AMCAT Reading comprehension previous questions with Solutions – 6
The unique Iron Age Experimental Centre at Lejre, about 40 km west of Copenhagen, serves as a museum, a classroom and a place to get away from it all. How did people live during the Iron Age? How did they support themselves? What did they eat and how did they cultivate the land? These and a myriad of other questions prodded the pioneers of the Lejre experiment. Living in the open and working 10 hours a day, volunteers from all over Scandinavia led by 30 experts, built the first village in the ancient encampment in a matter of months. The house walls were of clay, the roofs of hay – all based on original designs. Then came the second stage – getting back to the basics of living. Families were invited to stay in the ‘prehistoric village’ for a week or two at a time and rough it Iron Age-style. Initially, this experiment proved none too easy for modern Danes accustomed to central heating, but it convinced the centre that there was something to the Lejre project. Little by little, the modern Iron Agers learnt that their huts were, after all, habitable. The problems were numerous – smoke belching out from the rough-and-ready fireplaces into the rooms and so on. These problems, however, have led to some discoveries: domed smoke ovens made of clay, for example, give out more heat and consume less fuel than an open fire, and when correctly stoked, they are practically smokeless. By contacting other museums, the Lejre team has been able to reconstruct ancient weaving looms and pottery kilns. Iron Age dyeing techniques, using local natural vegetation, have also been revived, as have ancient baking and cooking methods.
1. What is the main purpose of building the Iron Age experimental center?
(A) Prehistoric village where people can stay for a week or two to get away from modern living.
(B) Replicate the Iron Age to get a better understanding of the time and people of that era.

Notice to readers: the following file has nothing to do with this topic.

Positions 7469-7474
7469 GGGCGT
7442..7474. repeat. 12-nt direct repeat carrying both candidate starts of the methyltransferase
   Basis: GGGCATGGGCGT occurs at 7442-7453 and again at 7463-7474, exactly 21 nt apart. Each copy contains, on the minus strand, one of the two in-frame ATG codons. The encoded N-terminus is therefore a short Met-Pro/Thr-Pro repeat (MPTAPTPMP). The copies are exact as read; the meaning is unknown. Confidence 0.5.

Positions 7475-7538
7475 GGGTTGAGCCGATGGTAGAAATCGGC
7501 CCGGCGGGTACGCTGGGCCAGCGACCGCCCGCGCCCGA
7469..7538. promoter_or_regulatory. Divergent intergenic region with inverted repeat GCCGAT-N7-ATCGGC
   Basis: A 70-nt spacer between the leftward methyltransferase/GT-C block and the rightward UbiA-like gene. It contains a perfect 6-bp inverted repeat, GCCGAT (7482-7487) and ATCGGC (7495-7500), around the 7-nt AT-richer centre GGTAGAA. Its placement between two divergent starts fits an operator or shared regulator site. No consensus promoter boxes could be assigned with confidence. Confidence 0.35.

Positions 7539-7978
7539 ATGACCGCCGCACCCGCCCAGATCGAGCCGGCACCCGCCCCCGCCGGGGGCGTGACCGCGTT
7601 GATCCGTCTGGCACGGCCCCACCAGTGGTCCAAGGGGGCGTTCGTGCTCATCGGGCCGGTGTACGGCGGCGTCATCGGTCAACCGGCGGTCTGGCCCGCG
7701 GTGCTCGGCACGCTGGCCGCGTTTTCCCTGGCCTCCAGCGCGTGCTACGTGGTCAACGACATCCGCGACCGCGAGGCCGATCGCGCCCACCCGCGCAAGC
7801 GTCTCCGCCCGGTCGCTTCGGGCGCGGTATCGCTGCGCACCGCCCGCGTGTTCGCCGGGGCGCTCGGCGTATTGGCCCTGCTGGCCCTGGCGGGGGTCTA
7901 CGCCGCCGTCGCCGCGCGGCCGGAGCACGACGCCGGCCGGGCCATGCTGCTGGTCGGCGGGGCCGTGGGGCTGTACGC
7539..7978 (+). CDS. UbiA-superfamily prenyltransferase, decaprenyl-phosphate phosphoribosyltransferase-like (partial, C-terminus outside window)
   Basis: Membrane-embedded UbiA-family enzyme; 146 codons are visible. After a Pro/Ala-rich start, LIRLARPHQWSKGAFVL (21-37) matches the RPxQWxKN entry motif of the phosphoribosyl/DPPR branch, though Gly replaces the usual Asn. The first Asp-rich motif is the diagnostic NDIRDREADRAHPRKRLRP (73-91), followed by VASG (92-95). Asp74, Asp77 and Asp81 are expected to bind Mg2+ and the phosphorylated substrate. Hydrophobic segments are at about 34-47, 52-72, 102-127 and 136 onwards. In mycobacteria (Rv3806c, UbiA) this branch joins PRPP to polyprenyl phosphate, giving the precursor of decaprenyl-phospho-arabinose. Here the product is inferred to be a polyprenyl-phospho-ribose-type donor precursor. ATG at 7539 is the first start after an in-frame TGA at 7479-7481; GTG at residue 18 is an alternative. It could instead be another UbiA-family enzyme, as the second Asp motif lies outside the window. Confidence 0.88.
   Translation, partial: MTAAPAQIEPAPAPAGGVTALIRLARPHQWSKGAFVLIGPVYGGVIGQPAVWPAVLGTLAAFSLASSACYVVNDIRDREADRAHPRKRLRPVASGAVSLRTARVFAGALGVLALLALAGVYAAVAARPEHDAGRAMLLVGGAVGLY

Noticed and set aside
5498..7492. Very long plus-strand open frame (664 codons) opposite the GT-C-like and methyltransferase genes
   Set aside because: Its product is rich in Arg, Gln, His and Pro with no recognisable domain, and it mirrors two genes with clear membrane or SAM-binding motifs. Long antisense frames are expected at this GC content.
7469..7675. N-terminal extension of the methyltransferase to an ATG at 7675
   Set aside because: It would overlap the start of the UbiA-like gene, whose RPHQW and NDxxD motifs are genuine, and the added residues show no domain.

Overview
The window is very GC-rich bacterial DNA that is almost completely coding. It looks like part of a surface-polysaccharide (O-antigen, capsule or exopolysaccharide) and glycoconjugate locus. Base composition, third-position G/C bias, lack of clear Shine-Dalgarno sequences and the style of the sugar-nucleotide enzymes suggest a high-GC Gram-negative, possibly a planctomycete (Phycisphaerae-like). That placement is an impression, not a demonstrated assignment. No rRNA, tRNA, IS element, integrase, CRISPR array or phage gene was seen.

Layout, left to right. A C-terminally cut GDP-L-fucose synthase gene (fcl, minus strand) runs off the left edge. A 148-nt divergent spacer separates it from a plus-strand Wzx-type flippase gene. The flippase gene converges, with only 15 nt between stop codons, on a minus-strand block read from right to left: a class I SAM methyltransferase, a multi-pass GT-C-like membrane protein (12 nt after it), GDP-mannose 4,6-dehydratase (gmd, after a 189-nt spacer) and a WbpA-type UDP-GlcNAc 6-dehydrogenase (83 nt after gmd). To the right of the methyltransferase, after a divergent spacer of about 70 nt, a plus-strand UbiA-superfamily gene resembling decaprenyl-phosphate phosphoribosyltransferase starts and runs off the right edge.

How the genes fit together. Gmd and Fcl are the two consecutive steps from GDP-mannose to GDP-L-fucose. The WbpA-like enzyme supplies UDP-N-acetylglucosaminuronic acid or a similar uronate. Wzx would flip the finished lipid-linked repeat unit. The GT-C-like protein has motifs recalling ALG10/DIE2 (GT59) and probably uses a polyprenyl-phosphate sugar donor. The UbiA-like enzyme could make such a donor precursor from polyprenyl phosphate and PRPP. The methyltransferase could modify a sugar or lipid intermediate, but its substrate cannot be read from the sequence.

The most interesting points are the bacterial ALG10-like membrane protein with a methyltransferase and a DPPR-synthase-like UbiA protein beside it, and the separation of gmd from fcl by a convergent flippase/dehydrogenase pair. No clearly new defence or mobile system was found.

(C) To discover the differences between a doomed smoke oven and an open fire to identity the more efficient of the two.
(D) Revive activities of ancient women such as weaving, pottery, dyeing, cooking and baking.
2) From the passage what can be inferred to be the centre’s initial outlook towards the Lejre project?
(A) It initiated the project (B) It eagerly supported it
(C) It felt the project was very unique (D) It was apprehensive about it
3)What is the meaning of the sentence “Initially, this experiment proved none to easy for modern Danes accustomed to central heating, but it convinced the centre that there was something to the Lejre project.”?
(A) Even though staying in the huts was not easy for the modern people, the centre saw merit in the simple living within huts compared to expensive apartments
(B) Staying in the huts was quite easy for the modern people and the centre also saw merit in the sample living within huts compared to expensive apartments.
(C) The way of living of the Iron Age proved difficult for the people of the modern age who are used to living in luxury
(D) The way of living of the Iron Age proved very easy for the people of the modern age since it was hot inside the huts, and they were anyway used to heated rooms.